Wednesday, April 1, 2015

Adventures above the Arctic Circle

Sten and I can check something off our Bucket Lists after this past weekend -- visiting the north of Norway above the Arctic Circle. For a long time we've talked of visiting friends in Tromsø and taking the Hurtigruten ship from there, through the islands along the west coast, and then sailing above the European continent to Kirkenes (just a few kilometers from Russia). Despite its isolation and barrenness, there is something very special and magical about the far north. We feel very fortunate to have had this adventure.

After a two-hour flight from Oslo, we began the descent into Tromsø.  What a beautiful location! The city is located mostly on an island between the mainland and another island further west. It's surrounded by mountains and water. Even though it's above the Arctic Circle, the average temperatures vary between 20 and 60 degrees F,  with extremes rarely below 9 or above 69 degrees F (that's minus 7 - 16 C, with extremes rarely below minus 15 C and 21 C). It's that Gulf Stream activity again that keeps it temperate. Temperatures inland are much colder.

We were scheduled to make this trip a month ago, but had to reschedule because of an airline strike.  Unfortunately, our Tromsø friends Liv and Vinjar had plans to be out of town when we were able to reschedule;  however, thanks to their hospitality in absentia, we had a wonderful place to stay with great views toward the mainland mountains.  Thank you, Vinjar and Liv.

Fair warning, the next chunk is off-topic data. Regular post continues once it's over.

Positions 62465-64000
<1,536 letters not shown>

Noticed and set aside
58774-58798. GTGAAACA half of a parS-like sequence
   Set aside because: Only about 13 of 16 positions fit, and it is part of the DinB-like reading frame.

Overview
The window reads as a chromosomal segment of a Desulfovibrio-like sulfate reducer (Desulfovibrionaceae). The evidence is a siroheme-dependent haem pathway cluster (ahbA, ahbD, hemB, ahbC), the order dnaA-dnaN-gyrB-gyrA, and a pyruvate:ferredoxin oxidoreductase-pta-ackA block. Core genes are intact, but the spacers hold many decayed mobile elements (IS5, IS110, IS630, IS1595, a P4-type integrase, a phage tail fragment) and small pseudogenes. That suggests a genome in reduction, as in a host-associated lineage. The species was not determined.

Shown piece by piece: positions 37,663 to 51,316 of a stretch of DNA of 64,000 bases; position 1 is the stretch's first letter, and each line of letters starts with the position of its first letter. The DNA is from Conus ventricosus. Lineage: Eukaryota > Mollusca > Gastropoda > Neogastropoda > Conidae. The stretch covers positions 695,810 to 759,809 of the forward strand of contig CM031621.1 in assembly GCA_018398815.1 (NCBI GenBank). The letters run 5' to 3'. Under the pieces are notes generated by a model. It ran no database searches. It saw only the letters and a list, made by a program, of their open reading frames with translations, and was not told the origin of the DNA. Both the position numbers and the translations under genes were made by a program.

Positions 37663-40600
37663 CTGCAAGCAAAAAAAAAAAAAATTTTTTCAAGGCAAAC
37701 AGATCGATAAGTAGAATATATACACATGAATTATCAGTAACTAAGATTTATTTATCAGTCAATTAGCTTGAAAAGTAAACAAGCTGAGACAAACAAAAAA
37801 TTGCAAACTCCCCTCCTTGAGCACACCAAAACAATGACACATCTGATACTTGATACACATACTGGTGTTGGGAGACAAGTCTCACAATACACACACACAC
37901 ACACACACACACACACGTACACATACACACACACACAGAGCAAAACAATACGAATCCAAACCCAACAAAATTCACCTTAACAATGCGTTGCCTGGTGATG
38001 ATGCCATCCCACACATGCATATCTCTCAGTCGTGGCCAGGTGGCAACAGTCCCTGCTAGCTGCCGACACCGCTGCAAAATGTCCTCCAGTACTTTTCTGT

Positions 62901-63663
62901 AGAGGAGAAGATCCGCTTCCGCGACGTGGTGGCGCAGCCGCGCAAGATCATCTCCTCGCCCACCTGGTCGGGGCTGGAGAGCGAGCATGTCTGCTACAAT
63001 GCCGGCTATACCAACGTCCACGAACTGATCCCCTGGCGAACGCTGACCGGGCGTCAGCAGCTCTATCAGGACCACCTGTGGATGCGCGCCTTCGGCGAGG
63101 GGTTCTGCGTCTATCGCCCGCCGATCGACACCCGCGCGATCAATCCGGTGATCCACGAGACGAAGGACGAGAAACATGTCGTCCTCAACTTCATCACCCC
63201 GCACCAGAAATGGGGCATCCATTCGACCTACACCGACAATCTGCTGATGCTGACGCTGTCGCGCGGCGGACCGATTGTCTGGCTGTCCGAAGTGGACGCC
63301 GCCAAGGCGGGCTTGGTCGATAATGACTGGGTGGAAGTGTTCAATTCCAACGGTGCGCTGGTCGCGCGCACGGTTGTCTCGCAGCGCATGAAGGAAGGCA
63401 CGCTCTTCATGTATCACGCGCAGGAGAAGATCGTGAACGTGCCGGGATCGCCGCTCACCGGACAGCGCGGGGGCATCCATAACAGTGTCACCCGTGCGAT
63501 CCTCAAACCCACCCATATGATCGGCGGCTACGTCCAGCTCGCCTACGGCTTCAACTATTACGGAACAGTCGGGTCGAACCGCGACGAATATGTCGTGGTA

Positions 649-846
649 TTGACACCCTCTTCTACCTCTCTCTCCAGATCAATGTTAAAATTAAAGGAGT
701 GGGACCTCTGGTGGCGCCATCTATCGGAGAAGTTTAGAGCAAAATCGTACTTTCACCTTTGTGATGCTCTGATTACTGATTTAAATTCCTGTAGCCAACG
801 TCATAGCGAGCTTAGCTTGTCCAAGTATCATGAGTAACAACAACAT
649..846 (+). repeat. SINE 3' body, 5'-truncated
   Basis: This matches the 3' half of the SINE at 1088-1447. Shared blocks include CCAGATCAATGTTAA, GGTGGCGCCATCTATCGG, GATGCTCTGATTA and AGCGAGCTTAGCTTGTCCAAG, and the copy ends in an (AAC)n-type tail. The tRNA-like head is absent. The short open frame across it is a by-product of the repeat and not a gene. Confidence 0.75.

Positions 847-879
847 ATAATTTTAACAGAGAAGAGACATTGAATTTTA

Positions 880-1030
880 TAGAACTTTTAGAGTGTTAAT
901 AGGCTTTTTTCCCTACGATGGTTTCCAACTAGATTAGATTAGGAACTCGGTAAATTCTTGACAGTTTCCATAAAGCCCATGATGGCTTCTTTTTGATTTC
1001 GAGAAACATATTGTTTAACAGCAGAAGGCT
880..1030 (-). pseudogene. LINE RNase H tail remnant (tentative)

Thank you also to our friend and my former student. Anneli and her husband Andrew and their sweet  daughter, Lilian for a delicious lunch, interesting conversation, and walk in the snow Saturday afternoon.

We learned there are five ski jumps in town.  This one was along our walking path.

Here's what you see as you come down the jump -- buildings of the University of Tromsø.

One of the landmarks Tromso is known for is the Arctic Cathedral designed by Jan Inge Hovig. It's prominently located on the mainland just across the bridge from the main part of Tromsø.

When you go from the airport to the city center, you drive through a system of long tunnels, including a number of roundabouts. There is also underground parking for the city.  All this saves on snow-clearing on the roads since there's snow a major part of the year. I think Norwegians would rather go through or under mountains than over them.

The next three pictures were taken from the mainland looking over towards the main part of town.  We had hoped to take a cable car up a mountain which is said to give a wonderful panoramic view; however, the cars were not running because of dangerous high winds. In the second photo you can see the snow drifting on the mountain because of the winds.

We took a drive out of the city south along the mainland shore.  The mountains you see are on the islands between the mainland of Norway and the ocean.

This farm house and shed have sod roofs.

Soon it was time to board our ship, the Midnatsol -- Midnight Sun -- for our trip north.  Here's the view out our cabin window as we wait to leave Tromsø. The Arctic Cathedral is just left of center.

The Hurtigruten ships sail from Bergen to Kirkenes constantly.  It's an 11-day voyage to do a round trip.  Our trip was to extend over parts of three days -- leaving the afternoon/evening of the first day, and arriving in the morning of the third day. Here's one of the sister ships on its way down the coast. Ours was a newer ship and had much better viewing windows at the front on the 8th and 9th decks.

Trees are not seen often this far north.  Several islands we passed had windmill farms for generating power. The perfect environment to make it worthwhile.